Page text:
What happens when your unemployment benefits stop?
In the United States, benefits for the long-term unemployed can be claimed for a maximum of 99 weeks. But what happens to those who don't find a job in that time, and find their payments have stopped coming in?
"I thought I'd be back on my feet before I could blink my eyes," muses Theresa Iacovo, who has been out of work since September 2008.
The 49-year-old, who lost her job at the start of the economic downturn is one of the so-called 99ers - who get their name from the fact they have claimed 99 weeks of payments but are still unable to find a job.
In the US unemployment benefit can generally only be claimed for 26 weeks, but since the economic downturn, congress has extended this period. Amid bitter political debate, an extension to the benefits now hangs in the balance as part of a tentative deal struck to extend soon-to-expire tax cuts.
But the current 99 weeks hasn't been long enough for Theresa, who has failed to secure work, despite having sent her curriculum vitae to more than 2,500 companies.
Many will say that it must be possible to find some kind of work in two years, and that getting benefits is an excuse to avoid having to work.
But for Theresa the reality is very different. She has only had one interview in almost two years, despite trying for jobs as a receptionist, waitress and salesperson.
"If there were jobs out there we would have them," she says.
To those that say she has had long enough on benefits she responds: "I agree that 99 weeks is long enough for anyone to suffer and to sacrifice. No-one chooses to lives with less, no-one aspires to become poor."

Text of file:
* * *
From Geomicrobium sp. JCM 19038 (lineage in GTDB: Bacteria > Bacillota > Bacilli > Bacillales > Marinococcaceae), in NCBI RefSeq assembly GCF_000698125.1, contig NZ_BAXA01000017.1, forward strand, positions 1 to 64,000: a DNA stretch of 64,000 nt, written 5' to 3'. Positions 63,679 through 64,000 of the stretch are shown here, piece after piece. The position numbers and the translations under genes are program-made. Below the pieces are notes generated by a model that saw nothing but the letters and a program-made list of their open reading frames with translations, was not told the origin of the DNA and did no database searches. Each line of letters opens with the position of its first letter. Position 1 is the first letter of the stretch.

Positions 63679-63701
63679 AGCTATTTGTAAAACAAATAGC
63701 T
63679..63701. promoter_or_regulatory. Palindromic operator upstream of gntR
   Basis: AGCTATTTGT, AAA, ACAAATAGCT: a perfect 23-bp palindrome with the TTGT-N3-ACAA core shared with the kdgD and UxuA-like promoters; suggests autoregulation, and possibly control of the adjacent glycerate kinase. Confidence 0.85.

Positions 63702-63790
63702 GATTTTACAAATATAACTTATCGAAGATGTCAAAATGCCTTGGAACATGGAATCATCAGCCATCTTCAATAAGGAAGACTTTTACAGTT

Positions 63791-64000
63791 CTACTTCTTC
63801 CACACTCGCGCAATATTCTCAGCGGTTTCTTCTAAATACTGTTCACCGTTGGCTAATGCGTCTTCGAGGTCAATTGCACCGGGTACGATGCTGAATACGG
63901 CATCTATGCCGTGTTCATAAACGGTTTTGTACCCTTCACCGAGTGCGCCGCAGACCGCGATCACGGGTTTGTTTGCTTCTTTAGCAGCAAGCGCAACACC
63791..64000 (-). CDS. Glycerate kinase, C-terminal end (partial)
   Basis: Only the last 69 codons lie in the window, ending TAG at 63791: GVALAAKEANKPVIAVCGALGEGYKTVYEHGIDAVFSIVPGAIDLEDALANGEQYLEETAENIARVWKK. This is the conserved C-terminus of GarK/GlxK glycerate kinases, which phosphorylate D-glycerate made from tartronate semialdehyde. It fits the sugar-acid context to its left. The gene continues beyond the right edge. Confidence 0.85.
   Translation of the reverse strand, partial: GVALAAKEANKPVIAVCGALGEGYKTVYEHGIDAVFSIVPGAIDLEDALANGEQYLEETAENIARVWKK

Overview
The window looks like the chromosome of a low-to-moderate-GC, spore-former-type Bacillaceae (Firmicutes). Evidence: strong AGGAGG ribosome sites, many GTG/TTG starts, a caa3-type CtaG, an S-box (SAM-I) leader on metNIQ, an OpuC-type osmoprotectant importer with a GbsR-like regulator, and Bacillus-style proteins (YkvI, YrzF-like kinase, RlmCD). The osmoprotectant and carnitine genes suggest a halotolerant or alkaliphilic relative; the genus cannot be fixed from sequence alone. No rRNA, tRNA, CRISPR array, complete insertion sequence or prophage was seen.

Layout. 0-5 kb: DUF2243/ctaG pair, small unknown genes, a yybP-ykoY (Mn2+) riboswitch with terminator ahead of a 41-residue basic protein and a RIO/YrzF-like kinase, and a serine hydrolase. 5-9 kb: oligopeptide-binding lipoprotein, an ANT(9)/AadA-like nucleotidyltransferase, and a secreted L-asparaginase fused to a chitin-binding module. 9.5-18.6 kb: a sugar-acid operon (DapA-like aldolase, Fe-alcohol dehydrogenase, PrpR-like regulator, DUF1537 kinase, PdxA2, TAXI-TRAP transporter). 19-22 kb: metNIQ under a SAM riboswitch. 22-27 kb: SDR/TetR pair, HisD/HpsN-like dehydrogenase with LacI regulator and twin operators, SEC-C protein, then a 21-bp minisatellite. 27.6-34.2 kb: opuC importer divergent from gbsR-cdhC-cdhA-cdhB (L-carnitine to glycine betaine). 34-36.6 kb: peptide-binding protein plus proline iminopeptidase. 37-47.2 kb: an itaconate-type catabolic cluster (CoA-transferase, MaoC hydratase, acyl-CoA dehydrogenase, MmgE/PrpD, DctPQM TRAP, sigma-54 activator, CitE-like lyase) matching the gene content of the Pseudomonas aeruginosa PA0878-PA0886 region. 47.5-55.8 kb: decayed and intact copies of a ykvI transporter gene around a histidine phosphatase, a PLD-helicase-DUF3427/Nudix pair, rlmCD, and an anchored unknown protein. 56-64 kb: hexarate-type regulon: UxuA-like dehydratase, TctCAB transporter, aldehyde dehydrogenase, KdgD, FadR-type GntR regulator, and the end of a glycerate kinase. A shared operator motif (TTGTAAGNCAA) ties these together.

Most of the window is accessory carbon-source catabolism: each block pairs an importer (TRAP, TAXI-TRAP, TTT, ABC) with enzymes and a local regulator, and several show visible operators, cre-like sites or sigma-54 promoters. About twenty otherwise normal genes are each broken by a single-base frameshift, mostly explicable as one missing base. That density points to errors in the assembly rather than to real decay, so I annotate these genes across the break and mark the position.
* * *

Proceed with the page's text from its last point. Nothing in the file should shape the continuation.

The amount paid out in unemployment benefits can vary from state to state, but averages $302.90 (£192.70) a week. Until August of this year Theresa, who is single, was claiming $389 (£248) a week.
But for her, that wasn't enough to live on. She had to give up the waterfront apartment she once rented in Long Island and, to her deep regret, wasn't able to afford to pay for a headstone on her father's grave when he died.
Now she has no income at all. She stays with a friend in New York and goes to food pantries to eat.
A View from the UK
Before we consider time-limiting benefit, we need to ask why claimants are unable to find work during this period and consider the consequences of ending their benefit.
Time limits should not be placed on claimants with dependents or significant barriers to employment. These groups should receive the support they require to find work or be recognised for their caring, volunteering or other work-related activities.
However, for those fit, well and able to work, time-limiting benefits is an option. International evidence suggests that sanctions do positively impact employment outcomes. The risk is one of false economy: some will rely on the support of family and friends and find work shortly after benefit payments end; others may turn to crime or be left destitute.
The UK government has announced measures to make work pay and to support people into work, giving claimants every chance of finding employment in the first two years. It has opted for sanctions for claimants who fail to co-operate, rather than time-limiting benefit. This helps the government consider personal circumstances to avoid indiscriminately punishing all long-term claimants unable to find work.